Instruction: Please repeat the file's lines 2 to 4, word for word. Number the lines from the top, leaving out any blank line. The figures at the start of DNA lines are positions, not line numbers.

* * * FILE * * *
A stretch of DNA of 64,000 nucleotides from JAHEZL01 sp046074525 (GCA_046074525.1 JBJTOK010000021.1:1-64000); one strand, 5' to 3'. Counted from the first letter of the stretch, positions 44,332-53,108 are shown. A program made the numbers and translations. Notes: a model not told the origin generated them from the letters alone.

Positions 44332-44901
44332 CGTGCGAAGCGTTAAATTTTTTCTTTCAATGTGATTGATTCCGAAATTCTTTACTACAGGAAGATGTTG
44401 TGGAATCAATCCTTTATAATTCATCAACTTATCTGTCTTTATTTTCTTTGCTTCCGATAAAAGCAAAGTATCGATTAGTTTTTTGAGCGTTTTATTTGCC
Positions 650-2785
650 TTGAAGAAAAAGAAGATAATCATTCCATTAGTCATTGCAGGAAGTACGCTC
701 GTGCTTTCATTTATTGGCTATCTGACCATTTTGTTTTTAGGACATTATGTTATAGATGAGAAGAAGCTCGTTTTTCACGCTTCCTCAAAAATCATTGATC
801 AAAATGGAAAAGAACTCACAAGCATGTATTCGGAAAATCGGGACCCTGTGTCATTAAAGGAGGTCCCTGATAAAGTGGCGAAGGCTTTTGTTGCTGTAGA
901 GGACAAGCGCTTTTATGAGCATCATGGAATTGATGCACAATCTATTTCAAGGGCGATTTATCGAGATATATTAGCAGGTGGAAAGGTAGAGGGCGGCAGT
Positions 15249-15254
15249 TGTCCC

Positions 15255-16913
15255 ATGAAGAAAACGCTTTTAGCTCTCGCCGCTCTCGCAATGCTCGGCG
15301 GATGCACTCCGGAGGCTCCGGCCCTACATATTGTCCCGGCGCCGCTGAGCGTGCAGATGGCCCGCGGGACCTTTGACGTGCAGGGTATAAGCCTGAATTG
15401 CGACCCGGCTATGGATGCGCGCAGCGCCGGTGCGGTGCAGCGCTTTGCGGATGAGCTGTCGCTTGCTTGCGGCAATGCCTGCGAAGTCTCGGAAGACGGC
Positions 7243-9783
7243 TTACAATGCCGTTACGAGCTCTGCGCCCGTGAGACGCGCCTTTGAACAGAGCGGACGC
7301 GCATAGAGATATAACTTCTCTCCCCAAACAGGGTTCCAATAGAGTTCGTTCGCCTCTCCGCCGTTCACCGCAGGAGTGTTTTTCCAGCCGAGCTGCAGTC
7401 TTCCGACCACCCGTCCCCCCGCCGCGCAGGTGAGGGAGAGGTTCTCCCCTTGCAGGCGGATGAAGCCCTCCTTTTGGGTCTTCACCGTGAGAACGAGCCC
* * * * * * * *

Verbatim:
Positions 44332-44901
44332 CGTGCGAAGCGTTAAATTTTTTCTTTCAATGTGATTGATTCCGAAATTCTTTACTACAGGAAGATGTTG
44401 TGGAATCAATCCTTTATAATTCATCAACTTATCTGTCTTTATTTTCTTTGCTTCCGATAAAAGCAAAGTATCGATTAGTTTTTTGAGCGTTTTATTTGCC